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Ways of Seeing

“My dream is to have a storyteller’s shop. From dawn to dusk, sometimes also open at night, the shop welcomes anybody who is in need of a story: whether they need a laugh or a comfort, or in case they need a story tailored for their teaching activities. If people are quarrelling, they can ask the storyteller to make them understand each other’s side through a story. People who feel unseen or taken for granted can share their stories with the storyteller, who can then pass it on to the general public, or tell it to a certain person who might need to hear it,” writes Martin Ellrodt in the dream exercise. If the dream were to come true, Ellrodt would find himself in this shop in Oberfranken, a small town in Germany, listening to people and telling them stories alike, seeing on each other's faces the unique, but universally similar expressions of listening and understanding, of faces breaking into smiles from time to time.

Ways of Seeing When Kavita Gupta heard Ellrodt’s dream, she was filled with delight; her dream isn’t so different from his after all. “My dream is to open a performing arts space for rehearsals, directors to meet, technicians to learn and perform – irrespective of art form, country, language and creed. A safe space funded by the state or arts council and managed by the artists themselves,” she shared.

Just like our lives are not simply our own, neither are our dreams. And as a novelist, Monica Cantieni is only too aware of the responsibility that comes with telling stories. “In a conversation during the second wave of the Covid-19 pandemic in 2021, the writer Sandip Roy talked about how the pandemic is like the sea, and how, very often, he read that ‘we are all in the same boat.’ He disliked that phrase and said, ‘We’re not.’ I agree with that. As a novelist, I live other people’s lives. There’s a huge danger in it. I try to use my work to describe feelings where we can all recognise each other, and where we can be different, and equal, in our diversity. I dream of my stories living up to that idea, I work on them, and I adore reading a story that achieves that,” she writes, adding, “I am curious about waters and boats. Whether in writing or in real life, which is somehow the same, I have to ask what the boats look like. My dream is that we ask the right questions and we listen carefully to the answers.”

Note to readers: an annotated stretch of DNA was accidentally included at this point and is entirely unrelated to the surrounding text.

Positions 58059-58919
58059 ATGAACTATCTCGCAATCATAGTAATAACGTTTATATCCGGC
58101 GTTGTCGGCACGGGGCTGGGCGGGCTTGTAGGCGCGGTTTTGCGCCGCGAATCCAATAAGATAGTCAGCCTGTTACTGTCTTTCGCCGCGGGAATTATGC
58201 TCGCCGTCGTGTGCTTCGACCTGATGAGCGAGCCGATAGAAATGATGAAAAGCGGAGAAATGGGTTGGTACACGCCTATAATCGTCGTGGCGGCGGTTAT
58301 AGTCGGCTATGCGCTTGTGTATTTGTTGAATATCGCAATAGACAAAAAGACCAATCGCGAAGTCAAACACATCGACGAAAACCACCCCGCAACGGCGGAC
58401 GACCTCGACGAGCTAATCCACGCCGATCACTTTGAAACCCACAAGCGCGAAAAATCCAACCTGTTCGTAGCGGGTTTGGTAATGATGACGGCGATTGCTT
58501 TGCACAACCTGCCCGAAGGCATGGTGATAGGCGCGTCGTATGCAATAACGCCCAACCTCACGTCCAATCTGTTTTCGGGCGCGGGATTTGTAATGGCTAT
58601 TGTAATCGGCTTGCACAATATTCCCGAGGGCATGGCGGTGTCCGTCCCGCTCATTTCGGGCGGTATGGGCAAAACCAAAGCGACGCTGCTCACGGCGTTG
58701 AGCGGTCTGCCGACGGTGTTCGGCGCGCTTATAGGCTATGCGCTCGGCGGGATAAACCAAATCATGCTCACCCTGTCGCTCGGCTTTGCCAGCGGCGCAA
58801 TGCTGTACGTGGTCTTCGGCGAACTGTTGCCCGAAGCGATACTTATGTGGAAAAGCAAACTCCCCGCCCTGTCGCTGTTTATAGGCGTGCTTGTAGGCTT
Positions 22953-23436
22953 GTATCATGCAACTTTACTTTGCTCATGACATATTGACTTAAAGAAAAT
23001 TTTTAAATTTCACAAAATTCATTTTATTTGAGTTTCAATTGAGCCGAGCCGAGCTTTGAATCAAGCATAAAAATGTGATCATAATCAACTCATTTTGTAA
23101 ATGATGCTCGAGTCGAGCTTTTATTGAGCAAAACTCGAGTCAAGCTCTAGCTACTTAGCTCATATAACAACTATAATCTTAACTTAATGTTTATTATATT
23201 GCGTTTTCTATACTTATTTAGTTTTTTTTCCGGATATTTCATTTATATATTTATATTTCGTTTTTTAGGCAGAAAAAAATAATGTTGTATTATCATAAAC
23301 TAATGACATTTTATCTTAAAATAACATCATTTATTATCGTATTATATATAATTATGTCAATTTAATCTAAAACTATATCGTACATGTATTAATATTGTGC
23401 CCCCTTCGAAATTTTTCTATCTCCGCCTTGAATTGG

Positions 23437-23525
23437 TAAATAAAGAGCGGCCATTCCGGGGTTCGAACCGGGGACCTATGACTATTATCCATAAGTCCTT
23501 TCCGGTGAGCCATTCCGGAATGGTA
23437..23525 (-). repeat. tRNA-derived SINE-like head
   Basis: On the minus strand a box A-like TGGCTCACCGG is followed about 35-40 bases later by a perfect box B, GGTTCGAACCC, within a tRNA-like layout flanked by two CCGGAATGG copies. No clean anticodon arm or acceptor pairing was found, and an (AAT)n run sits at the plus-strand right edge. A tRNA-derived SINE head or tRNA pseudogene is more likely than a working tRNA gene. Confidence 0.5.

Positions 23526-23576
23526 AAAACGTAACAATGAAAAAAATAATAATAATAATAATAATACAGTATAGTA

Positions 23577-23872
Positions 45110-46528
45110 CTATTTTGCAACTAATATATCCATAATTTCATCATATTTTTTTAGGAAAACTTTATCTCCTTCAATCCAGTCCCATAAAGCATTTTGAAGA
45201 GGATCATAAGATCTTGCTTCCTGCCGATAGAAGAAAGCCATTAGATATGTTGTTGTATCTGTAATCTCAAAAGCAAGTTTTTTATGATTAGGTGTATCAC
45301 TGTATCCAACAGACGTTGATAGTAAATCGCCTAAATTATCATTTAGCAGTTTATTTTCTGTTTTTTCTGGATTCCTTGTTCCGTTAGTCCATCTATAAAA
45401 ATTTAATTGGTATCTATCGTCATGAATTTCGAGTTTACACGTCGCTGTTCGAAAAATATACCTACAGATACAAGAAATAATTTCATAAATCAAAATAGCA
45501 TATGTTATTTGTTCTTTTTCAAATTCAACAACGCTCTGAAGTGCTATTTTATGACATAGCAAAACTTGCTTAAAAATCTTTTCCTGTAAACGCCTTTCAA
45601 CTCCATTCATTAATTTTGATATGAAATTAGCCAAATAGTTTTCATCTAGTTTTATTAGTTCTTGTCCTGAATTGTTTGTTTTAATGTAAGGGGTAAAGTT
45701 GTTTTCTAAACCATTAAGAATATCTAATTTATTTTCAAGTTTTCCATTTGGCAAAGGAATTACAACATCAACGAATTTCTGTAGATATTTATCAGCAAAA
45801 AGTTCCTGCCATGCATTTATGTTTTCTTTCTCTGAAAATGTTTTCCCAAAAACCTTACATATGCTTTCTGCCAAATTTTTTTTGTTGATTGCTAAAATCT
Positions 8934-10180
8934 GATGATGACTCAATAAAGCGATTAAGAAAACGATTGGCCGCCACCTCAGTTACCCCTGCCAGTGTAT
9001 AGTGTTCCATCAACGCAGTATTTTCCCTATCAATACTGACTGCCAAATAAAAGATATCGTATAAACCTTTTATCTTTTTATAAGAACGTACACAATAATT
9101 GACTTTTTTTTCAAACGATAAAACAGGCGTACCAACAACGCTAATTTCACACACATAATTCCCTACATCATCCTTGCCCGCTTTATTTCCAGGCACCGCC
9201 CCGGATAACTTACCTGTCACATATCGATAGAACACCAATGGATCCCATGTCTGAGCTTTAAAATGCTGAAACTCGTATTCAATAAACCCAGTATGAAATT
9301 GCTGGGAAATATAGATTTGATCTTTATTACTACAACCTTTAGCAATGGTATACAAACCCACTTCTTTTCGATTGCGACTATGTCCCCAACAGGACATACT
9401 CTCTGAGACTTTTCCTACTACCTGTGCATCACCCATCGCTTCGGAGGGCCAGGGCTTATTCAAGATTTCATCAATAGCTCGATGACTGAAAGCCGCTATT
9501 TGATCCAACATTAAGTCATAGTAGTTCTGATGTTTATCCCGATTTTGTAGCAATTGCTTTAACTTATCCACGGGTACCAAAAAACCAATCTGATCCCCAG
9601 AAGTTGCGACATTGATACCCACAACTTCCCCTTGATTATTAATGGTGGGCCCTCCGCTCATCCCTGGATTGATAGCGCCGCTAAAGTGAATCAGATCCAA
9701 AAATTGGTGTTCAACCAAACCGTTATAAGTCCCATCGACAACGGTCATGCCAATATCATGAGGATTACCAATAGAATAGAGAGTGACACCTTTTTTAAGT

There are some of us who get to see a dream come true. “In my area of work, i.e. running a children’s bookstore and a children’s literature festival, I am living my dream,” says Swati Roy. But the task does not end there; if anything, it has only begun. “I feel that all children are unique, and so are their reading needs. It is my dream to be able to offer a wide choice to children, so that they can find the right book.”

And perhaps, by chance, they will come across the “right” story. For decades, the cave paintings discovered around the world were associated with cavemen. A recent analysis of the handprints found in Cueva de los Manos in Argentina showed that the artists behind the work were very likely to be women, thereby upending the notion that the caveman was the sole hunter, gatherer, artist and subject. When the etchings on a stone plaquette at the Paleolithic site of Gönnersdorf in Germany were discovered, they were of a woman with a baby carrier on her back, her hands free for hunting and foraging.

Now, more than ever before, it has become clear to us that we must expand our stories, not only the subjects and the themes, but also ownership. We cannot do that unless we look outward and try and see those that have been overlooked, either by chance or more importantly, by design. Who is the outsider, the Other in our narrative practices? And how can we bring them in?

Introducing the Minifesto: a postcard of possibilities. An invitation to those we have ignored or been blind to, to those whose stories must also be heard and shared, whose dreams are as important as anybody else’s.

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